This may help with your issues of having different groups of people that don't fit a single description. Describing a specific trait that is prevalent across an entire group/ family means that it never really needs to be brought up again. After a single clarification, everyone knows that Lannisters have blonde hair, Weasleys have red hair, and elves have pointy ears. That description isn't usually needed again.

You can introduce a group and describe them as having a specific set of characteristics, or describe a single person and specify that a particular feature that they have is prevalent among the group to which they belong: "She had the dark curly hair that was the trademark of her race, however she was much taller than rest of her kin, as they were generally of a much shorter stature."

Whenever someone of that group is then identified, other descriptions of that individual can be used, and the reader will know to assume that they are similar to the rest of that group, rather than having to reiterate that each person of a specific race looks a particular way.

  • POV perspective

If you're writing from the perspective of a character, remember that they would only notice things that they would be likely to notice. So they would not think about or be amazed at things that they are used to, but the reader is not.

This means that, as in your story where every person looks quite different and unique, no one would generally comment on it, as for them it is not out of place. However, they may comment on something that is out of place for them, and explain why it's out of place.

For example, seeing a group of people who look similar and explaining "I've never seen so many people who look so alike before..." would get across to the reader that most people are supposed to look quite different. This means that the need for awkward exposition, such as "everyone looked incredibly different and individual, as expected," is completely bypassed.

  • Thanks for your answer, the first two paragraphs are very helpful. However, my problem with the group description is that there is no shared traits (and no clearly distinct ethnic groups) because it's a mixed population. I don't know how to describe it clearly and non-awkwardly. – Babika Babaka Jun 9 '16 at 14:50
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    @CerisestHilaire I missed that part of the question on my first read through. I've edited in an additional point that hopefully helps with your situation. – Mike.C.Ford Jun 9 '16 at 15:25
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In looking at your excerpts, and granting for translation, I think the problem is that you start well and then add too much. You don't have to give all the details at once. If this is a person we never see again, secondary details don't matter; if your protagonist is interacting with the character, then there's time later in the scene to add more detail.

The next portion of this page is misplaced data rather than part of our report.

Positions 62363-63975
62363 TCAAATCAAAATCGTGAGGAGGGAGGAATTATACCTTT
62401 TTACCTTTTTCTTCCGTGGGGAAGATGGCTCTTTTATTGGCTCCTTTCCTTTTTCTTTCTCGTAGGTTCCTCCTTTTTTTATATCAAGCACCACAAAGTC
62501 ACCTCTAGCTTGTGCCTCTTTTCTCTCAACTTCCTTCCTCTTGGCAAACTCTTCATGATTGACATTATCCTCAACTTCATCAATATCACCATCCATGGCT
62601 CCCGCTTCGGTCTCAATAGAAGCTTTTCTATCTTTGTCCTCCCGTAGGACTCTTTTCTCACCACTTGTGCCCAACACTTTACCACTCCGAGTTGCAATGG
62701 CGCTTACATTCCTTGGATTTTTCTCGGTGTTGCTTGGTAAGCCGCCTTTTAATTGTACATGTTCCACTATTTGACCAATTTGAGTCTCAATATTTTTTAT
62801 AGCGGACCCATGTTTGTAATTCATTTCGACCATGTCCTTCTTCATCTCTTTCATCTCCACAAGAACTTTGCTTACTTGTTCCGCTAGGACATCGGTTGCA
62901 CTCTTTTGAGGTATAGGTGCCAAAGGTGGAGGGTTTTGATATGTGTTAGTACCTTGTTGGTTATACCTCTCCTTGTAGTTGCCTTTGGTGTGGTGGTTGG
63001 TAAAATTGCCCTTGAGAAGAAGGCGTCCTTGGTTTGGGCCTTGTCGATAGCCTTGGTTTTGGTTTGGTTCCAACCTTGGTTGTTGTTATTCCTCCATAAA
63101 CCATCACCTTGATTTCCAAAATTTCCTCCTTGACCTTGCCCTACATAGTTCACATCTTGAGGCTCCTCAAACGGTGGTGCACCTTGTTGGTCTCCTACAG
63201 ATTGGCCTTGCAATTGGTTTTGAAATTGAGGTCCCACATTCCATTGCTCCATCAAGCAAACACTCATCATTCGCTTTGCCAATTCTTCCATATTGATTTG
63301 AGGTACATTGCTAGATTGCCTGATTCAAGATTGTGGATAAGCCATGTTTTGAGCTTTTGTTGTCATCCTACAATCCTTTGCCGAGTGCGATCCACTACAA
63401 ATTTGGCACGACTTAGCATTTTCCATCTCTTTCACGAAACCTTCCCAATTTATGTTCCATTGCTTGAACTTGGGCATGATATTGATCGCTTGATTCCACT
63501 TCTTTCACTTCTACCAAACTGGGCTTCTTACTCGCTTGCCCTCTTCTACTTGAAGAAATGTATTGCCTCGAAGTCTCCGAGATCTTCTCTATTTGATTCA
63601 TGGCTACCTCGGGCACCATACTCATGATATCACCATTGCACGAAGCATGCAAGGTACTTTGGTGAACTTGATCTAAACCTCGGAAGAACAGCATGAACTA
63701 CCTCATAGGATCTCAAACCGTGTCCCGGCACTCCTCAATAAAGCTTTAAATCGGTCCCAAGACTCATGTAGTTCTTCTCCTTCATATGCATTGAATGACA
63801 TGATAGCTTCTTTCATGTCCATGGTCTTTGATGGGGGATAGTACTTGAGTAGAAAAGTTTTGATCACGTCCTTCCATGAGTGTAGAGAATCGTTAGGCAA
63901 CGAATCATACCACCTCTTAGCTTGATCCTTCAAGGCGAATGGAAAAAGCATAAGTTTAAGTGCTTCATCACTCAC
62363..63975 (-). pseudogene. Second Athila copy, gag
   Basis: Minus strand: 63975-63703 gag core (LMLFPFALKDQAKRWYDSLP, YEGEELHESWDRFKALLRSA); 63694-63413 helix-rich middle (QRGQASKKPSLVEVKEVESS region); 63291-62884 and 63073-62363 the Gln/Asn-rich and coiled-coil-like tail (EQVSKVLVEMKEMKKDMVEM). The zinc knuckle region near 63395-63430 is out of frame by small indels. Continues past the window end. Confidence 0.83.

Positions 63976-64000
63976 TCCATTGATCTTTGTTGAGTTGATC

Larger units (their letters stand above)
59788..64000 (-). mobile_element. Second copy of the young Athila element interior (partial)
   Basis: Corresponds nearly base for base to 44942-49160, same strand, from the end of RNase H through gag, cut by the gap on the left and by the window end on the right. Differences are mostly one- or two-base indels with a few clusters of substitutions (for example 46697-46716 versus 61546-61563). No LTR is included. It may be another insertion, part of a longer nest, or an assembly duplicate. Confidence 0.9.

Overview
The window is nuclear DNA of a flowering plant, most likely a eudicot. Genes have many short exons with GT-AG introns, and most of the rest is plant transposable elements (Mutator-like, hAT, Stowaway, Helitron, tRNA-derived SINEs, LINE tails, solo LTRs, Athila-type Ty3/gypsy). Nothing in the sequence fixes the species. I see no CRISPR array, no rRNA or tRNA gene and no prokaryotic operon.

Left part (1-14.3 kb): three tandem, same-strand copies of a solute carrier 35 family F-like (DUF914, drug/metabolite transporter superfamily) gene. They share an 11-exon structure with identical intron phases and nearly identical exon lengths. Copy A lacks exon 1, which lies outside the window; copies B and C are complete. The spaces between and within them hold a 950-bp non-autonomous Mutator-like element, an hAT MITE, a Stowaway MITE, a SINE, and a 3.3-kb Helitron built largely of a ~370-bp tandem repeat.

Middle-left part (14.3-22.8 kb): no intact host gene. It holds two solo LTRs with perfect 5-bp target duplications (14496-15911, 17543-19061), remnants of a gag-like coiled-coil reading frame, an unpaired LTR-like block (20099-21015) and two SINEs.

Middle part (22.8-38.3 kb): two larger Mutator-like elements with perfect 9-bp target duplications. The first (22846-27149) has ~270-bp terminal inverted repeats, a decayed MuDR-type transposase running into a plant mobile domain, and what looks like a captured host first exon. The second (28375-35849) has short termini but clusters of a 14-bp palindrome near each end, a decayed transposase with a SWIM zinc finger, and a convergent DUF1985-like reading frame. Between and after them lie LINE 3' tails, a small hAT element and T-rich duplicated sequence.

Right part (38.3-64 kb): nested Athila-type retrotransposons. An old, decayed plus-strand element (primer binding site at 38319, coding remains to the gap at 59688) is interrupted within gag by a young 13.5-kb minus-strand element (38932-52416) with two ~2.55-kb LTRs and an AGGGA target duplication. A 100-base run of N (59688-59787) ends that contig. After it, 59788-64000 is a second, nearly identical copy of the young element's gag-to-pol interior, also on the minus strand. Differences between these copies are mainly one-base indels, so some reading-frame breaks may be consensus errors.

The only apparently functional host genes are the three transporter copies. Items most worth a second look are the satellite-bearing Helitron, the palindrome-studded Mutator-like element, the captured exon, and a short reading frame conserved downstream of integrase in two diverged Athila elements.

The stranger at the kitchen table looked up from her newspaper. She had a thin face splattered with chocolate freckles and flanked by two big round ears.

Remove "and flanked by two big round ears." You can add it a paragraph or two later, or even a scene or two later: "Her hair was drawn back, highlighting her big round ears." However, if her ears are not important later — if it's not something which distinguishes her from someone else or sound doesn't play an important part in the plot — I wouldn't describe them.

In the door frame stood a little old man with a closed face and hair like a storm cloud.

This is perfect. Don't change it.

When Adda stepped on the deck, she was greeted by a sailor leaning against the parapet, sipping a bowl of coffee almost as dark as his skin.

I like the comparison, but the phrasing is purple, I agree. I'd remove the drinking action: "She was greeted by a sailor leaning against the parapet. He had coffee-colored skin and a brilliant smile."

Her long oiled hair made her look like she was coming back from a swim in the nearest canal. This impression was accentuated by the sweet and sickly smell following her.

Drop the second sentence here, and if the smell is important, add it later in the scene.

He was a man of dignified attitude and slow gestures. His daughters and him shared the same delicate features, the same golden skin, the same brown freckles and the same thick black hair, but not the same ears. The girls had their mother’s ears.

This is almost fine. I'd end it after "thick black hair." Unless the ears are important to the plot, you don't have to describe them.

A fever of merchants and buyers filled the market place. Here, one circular look offered the full palette of all the colours, faces and hair métissage * could create.

This is fine; I like this image.

Generally, dial back by about a third, and you should be okay.

  • Thank you, I will rewrite my test scenes using your advice. As for the round ears, it's kind of a running joke. Most members of one familly have them and this trait is commented on several times and used to recognise said characters. It's indirectly linked to the plot as the story focus a lot on the themes of familly, the need to belong, illegitimate children, etc. I tend to bring attention on them too much and too often. – Babika Babaka Jun 10 '16 at 14:53
  • @CerisestHilaire Ah, but if there is a link to the plot, then it makes perfect sense to call attention to it. If you establish early on that ears are a marker of family/house/breeding, then that's like talking about a family crest or a color of clothing as an identity marker. Context is important. :) – Lauren-Reinstate-Monica-Ipsum Jun 10 '16 at 15:10
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In addition to Mike C. Ford's excellent suggestions, there is a secret technique, misunderstood but effective, known to all professional writers but divulged to few outsiders…

Don't show, tell.

"The city was founded by people from all over the world. Generations had gone by, but not so many that its people all looked the same."

Job done!